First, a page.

— Nina Balatka • Anthony Trollope

... certain of their mountain excursion. He even helped lay out the walk and offered many helpful suggestions. Bob's uneasiness lest his father should not like his chum vanished, and when he dropped into bed the last vague misgiving took flight, and he fell into a slumber so profound that ...
— The Story of Sugar • Sara Ware Bassett

... bed. Orde sat smoking in the darkness, staring straight ahead of him into the future. He believed he had found the opportunity—twenty years distant—for which he had ...
— The Riverman • Stewart Edward White

... (b) The road bed may be blocked by digging trenches not less than thirty feet wide and six feet deep, but as this would take a great deal of time patrols would rarely be charged ...
— Manual of Military Training - Second, Revised Edition • James A. Moss

... Jim's dark circled eyes and his compressed lips. "Go to bed, Boss," he said in his tender voice. "See if you can't get some sleep. You have done your best. Is there anyone in the valley you ain't ...
— Still Jim • Honore Willsie Morrow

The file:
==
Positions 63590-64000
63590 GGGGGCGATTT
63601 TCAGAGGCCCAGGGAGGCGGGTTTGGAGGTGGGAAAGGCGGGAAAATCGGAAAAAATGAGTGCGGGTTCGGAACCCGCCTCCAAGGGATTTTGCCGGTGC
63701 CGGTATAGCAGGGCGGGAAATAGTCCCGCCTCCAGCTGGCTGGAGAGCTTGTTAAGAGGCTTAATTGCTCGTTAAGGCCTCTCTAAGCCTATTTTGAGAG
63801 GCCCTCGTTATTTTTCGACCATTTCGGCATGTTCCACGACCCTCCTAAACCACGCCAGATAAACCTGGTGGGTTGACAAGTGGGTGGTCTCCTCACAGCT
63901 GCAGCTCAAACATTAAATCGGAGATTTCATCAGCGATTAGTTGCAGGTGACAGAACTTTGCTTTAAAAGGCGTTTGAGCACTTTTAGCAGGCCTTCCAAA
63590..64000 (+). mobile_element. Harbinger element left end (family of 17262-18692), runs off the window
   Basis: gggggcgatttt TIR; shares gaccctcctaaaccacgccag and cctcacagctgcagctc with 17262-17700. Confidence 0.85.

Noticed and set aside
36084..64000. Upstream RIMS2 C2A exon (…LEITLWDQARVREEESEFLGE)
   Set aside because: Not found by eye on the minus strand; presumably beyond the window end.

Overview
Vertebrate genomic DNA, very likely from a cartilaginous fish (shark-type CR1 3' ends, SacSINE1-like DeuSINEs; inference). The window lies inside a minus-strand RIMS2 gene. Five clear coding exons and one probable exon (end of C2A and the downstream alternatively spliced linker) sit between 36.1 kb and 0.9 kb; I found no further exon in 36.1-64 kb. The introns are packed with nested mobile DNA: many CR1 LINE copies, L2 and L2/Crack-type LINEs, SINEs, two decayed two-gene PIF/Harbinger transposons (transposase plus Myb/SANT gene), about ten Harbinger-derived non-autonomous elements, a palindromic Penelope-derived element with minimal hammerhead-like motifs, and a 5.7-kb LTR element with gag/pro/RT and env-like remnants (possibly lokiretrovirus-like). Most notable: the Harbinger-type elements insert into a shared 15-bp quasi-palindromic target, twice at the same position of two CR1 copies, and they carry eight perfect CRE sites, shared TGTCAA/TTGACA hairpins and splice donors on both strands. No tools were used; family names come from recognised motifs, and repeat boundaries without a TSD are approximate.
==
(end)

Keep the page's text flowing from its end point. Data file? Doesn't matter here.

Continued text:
... Carmen. "That will see you through for a day or so down there. If you need more, wire me. I'll get it from some source! Come," he added, beckoning to Haynerd, "the Express will be issued to-morrow as usual, and we must get to bed. I've really had quite a strenuous day!" He turned, then ...
— Carmen Ariza • Charles Francis Stocking

... there is in marriage, connections formed by either party beyond the marriage-bed, are agents of confusion to the undoing of all that good and the practical dissolution ...
— Moral Philosophy • Joseph Rickaby, S. J.

... o' day wer out to spread Their wings above the gully's bed, An' darkness roun' the elem-tree 'D a-still'd the charmy childern's glee. All he'ths wer cwold but woone, where we Wer gay, 'tis true, but gay an' wise, An' laugh'd in light o' maiden's eyes, That ...
— Poems of Rural Life in the Dorset Dialect • William Barnes

... Montemirto glimmer among the black, pointing cypresses: farther below, at the end of that half-moon of land, is San Massimo: the Genoese fort inhabited by our friends is profiled black against the sky. All is dark: our fisher-folk go to bed early; Gertrude and the little ones are asleep: they at least are, for I can imagine Gertrude lying awake, the moonbeams on her thin Madonna face, smiling as she thinks of the little ones around her, of the other tiny thing that will soon lie on her breast.... There is ...